When I was in college, people would start conversations with me by asking, ”What’s your major?” It wasn’t a very creative way to start a conversation but it was effective as an invitation to talk about my interests.
Now that I have long since graduated, people don’t ask me that any more. Most ask me about my job. It’s the grown-up equivalent of “What’s your major?” and it works just as well.
But I have noticed that a significant minority of people–mostly Mormons–don’t ask me about my work. Instead, they ask, “What does your husband do?”
This question doesn’t work as well for me. I can answer the question. I know what my husband does. But then the conversation drags to a halt because I am not terribly interested in my husband’s occupation. He does valuable, meaningful work. There’s nothing wrong with what he does. But I didn’t choose to go into that field myself because it doesn’t interest me personally. And because it doesn’t interest me personally, it’s not the best conversation-starter for me.
Once, at a Mormon wedding, the stranger seated beside me made a valiant effort to start a conversation with me and I tried as hard as I could to engage. First she asked me, “What does your husband do?” She followed that with, “What does your father do?” and then went on to “What does your brother do?”
At this point, the conversation really derailed. I was embarrassed to realize that I didn’t know exactly what my brother did. He traveled a lot. I think he managed some sort of administrative something-or-other and maybe sold some sort of widget. Or service. Or something. I was lost.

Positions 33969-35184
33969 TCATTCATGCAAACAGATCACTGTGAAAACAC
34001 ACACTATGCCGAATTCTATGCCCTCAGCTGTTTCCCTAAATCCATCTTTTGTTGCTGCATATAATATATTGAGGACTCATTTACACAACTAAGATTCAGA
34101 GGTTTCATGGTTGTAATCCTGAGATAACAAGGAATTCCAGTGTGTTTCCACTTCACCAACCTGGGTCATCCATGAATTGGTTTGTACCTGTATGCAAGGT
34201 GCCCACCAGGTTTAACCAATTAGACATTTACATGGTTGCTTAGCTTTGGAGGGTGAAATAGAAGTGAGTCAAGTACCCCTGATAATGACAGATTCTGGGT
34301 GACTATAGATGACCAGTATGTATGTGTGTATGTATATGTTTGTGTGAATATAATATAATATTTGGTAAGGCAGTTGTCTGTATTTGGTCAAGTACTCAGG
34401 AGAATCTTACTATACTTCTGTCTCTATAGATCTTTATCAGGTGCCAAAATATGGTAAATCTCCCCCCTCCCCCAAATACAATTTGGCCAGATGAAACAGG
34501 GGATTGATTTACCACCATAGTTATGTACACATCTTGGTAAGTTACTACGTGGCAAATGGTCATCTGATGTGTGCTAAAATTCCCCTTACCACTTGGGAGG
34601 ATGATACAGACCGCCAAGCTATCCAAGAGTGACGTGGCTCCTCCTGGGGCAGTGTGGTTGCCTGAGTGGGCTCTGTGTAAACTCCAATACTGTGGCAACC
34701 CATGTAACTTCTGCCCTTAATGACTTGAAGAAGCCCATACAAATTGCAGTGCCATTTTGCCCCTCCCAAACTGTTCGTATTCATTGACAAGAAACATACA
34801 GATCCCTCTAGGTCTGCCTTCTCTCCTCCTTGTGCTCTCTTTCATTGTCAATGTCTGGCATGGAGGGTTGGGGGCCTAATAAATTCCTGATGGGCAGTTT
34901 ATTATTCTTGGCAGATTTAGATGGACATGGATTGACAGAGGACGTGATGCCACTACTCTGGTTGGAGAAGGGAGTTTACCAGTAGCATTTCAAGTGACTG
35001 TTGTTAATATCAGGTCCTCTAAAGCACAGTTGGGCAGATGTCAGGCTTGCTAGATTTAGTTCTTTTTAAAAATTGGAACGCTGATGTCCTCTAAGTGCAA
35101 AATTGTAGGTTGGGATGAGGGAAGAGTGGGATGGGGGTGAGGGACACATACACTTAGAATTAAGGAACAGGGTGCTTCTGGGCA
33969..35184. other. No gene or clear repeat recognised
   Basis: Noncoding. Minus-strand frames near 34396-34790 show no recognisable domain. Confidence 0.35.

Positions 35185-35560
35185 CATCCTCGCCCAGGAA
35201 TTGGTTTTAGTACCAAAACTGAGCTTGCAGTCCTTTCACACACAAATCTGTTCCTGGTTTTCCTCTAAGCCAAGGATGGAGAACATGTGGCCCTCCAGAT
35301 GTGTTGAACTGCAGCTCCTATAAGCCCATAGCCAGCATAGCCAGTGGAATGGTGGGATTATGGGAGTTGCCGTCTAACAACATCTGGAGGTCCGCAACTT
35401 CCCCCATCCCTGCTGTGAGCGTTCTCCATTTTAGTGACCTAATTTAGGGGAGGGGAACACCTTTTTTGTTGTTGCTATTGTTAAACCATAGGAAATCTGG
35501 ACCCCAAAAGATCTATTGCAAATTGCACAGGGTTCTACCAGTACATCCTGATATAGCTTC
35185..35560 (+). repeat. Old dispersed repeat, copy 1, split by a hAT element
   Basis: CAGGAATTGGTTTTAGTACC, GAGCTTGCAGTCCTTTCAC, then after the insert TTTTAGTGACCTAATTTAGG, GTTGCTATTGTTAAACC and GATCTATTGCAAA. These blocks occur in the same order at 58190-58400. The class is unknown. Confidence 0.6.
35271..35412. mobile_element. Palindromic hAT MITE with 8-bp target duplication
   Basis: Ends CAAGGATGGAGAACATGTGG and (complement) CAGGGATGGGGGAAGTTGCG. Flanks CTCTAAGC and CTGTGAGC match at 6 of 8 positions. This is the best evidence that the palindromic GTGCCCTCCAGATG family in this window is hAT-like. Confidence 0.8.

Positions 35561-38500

Scrambling for a way to get back on track, I blurted out, “I work for a children’s advocacy organization,” and abruptly shifted into more comfortable conversational territory for me.
I was surprised that the stranger reciprocated by telling me all about her own career. Since she had only asked me about the occupations of the men in my life, I had assumed that maybe it hadn’t occurred to her that some women are employed. Not so.
I learned a valuable lesson that day. Now, when people ask me, “What does your husband do?” I respond with a double answer. “My husband is a [very brief answer] and I do [elaborate description].” Now it doesn’t matter that people ask me, “What does your husband do?” because I have found a way to swim out of the awkwardness.
Still, I am curious about why this happens, just as an intellectual question. I’ve asked my husband if people ever ask him, “What does your wife do?” He says they don’t. Ever. Not even after they have covered his own career in detail. Hmm.
Maybe they don’t ask me what I do because they assume that I am a stay-at-home mom? But even if I were, being a stay-at-home mom is doing something, right? Why not ask about it? Or maybe it’s because traditionally, women support their husbands in their husbands’ work, so they assume that I have a lot to say about it? (I do support my husband in his work. I have edited many a paper for him, and yet, I have failed to glean much information because his papers bore me to death.)
What do you think? Why do people ask me, “What does your husband do?” Does this happen to you, too?